Continuing Education Activity
Cyclothymia is an affective disorder characterized by mood instability and mood changes that do not fit the criteria for other mood disorders such as bipolar disorder I or II, or major depression. Often this presents a challenge for the clinician as many patients present with non-specific symptoms and may be mistaken for a personality disorder. This activity will review the evaluation, diagnosis, and treatment of cyclothymia and highlights the importance of an interprofessional team in its treatment.
- Explain the suspected pathophysiology of cyclothymia.
- Describe the clinical manifestations of cyclothymia and how it differs from other mood disorders.
- Identify the different treatments for cyclothymia depending on the prominence of symptoms.
- Review the prognosis of patients diagnosed with cyclothymia when treated properly by the interprofessional team.
Cyclothymia is a primary mood disorder that is, by definition, characterized by episodes that do not meet the criteria for hypomania or major depression. It is currently classified under the umbrella of bipolar mood disorders. It is a chronic disease that must be present for at least two years in order to be diagnosable in adults and over 1 year in children and adolescents. As with many other psychiatric disorders, it must lead to dysfunction and stress in order to be classified as a disorder and must not be concurrent or caused by another general medical condition or substance use disorder. Despite this, it often coincides with substance abuse, and the recurrent mood swings often are detrimental to the patient's personal and professional life. In this article, shedding light on this under-diagnosed disease will be the main objective.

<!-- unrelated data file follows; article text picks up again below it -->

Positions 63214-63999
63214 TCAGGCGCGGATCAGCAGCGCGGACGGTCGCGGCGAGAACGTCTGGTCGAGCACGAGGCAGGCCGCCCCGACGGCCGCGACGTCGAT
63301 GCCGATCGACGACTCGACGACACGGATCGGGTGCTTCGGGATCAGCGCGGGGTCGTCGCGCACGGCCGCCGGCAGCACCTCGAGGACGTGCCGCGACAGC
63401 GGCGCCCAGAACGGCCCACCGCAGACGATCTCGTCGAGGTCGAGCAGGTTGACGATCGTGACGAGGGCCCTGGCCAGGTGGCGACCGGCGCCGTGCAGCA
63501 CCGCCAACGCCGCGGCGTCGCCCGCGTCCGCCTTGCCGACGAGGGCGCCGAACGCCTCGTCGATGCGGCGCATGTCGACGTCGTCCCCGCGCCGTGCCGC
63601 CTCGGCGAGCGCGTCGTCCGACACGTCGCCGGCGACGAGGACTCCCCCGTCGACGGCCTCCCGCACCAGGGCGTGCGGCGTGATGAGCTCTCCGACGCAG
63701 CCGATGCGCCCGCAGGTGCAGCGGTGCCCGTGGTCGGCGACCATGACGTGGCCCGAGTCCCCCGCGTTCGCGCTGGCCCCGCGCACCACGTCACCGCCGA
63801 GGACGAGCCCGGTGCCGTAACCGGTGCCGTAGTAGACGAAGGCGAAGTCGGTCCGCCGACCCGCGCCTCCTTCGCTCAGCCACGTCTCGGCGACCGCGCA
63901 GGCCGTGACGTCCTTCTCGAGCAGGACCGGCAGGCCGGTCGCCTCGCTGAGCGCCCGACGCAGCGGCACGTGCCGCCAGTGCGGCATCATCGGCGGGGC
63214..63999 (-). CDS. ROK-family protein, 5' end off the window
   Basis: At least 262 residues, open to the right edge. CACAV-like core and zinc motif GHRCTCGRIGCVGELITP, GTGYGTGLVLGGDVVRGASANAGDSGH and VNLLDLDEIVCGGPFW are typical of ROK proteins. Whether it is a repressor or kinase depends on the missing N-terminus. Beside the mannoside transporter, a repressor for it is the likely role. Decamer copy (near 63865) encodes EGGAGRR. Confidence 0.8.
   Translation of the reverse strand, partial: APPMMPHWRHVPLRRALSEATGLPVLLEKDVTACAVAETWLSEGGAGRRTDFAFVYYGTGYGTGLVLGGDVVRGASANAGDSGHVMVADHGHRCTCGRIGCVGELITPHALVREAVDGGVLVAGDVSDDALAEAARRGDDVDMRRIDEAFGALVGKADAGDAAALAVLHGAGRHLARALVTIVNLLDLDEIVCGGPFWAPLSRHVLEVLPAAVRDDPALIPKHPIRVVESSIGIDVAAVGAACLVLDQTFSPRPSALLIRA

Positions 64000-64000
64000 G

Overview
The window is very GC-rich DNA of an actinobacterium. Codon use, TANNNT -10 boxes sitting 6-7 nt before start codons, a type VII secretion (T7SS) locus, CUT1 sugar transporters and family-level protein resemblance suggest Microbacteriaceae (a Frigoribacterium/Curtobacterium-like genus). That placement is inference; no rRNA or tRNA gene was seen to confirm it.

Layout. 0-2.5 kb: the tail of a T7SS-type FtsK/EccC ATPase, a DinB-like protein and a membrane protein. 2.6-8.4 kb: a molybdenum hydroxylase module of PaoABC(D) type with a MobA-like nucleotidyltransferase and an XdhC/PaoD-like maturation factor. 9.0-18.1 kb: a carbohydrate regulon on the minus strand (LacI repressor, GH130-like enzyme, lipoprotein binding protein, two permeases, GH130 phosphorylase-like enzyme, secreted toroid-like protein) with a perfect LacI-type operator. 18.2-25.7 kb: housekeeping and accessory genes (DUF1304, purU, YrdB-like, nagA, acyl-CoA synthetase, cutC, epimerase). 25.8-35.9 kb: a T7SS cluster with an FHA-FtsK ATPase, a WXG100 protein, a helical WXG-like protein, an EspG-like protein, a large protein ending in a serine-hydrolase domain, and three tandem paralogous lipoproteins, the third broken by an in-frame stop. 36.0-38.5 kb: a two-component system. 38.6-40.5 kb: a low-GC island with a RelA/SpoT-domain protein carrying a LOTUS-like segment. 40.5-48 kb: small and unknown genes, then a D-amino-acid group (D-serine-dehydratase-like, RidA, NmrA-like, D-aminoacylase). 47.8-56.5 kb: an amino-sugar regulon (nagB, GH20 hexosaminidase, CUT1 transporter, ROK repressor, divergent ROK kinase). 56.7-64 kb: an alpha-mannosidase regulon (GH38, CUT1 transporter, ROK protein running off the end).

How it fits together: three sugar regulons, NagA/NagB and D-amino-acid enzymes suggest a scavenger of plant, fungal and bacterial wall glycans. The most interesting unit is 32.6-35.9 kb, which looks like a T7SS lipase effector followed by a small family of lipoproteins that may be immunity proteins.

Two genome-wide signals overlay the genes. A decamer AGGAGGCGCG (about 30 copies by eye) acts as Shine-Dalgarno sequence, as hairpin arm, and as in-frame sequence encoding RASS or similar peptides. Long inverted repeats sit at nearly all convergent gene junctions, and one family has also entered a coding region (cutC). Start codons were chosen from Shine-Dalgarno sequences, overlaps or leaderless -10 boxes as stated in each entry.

The etiology of bipolar type mood disorders combines a wide array of risk factors that include genetic susceptibility, neurotransmitter dysregulation, environmental triggers, and possibly drug triggers as well. Cyclothymia is thought to belong to this family of mood disorders and is treated as such. The bipolar family of disorders has numerous triggers and explanation with the most implicated factors is being enumerated here.
Genetic susceptibility is a current area of research with a wide variety of loci being investigated, including 18p11, 13q32, CLOCK genes, and ANK3, along with a widespread field across the genetic profile of patients. There is much overlap with other psychiatric mood and thought disorders, including schizophrenia and schizoaffective disorders. Demonstrative of the importance of genetics in this disease, the concordance rates among identical twins average 57%.
Neurotransmitter dysregulation is important to this family of mood disorders. Despite being a common-sense idea, the absolute level of neurotransmitter is not directly tied to episodes of mania or depression. Dopamine is commonly implicated with bipolar type disorders as several drugs, and increased dopaminergic activity are more sensitive in patients with bipolar type disorders. The dopaminergic increase may lead to talkativeness, elevated mood, and energy in bipolar disorder spectrum patients. Low levels of serotonin are commonly implicated in mood disorders, and depletion of serotonin produces more cognitive deficits in patients with bipolar disorders.
Neurobiology and genetic factors play a large role but do not adequately explain the heterogeneity of bipolar disorders. Environmental factors play a large role in the development of bipolar disorders. Negative life events and negative cognitive styles are associated with an increased incidence of acute depressive episodes in the bipolar family. Acute mania may be linked to goal dysregulation stemming from increased sensitivity in the dopaminergic pathway. Numerous studies have implicated stressful events to be a trigger in 20 to 66% in one to three months before the onset of a mood episode.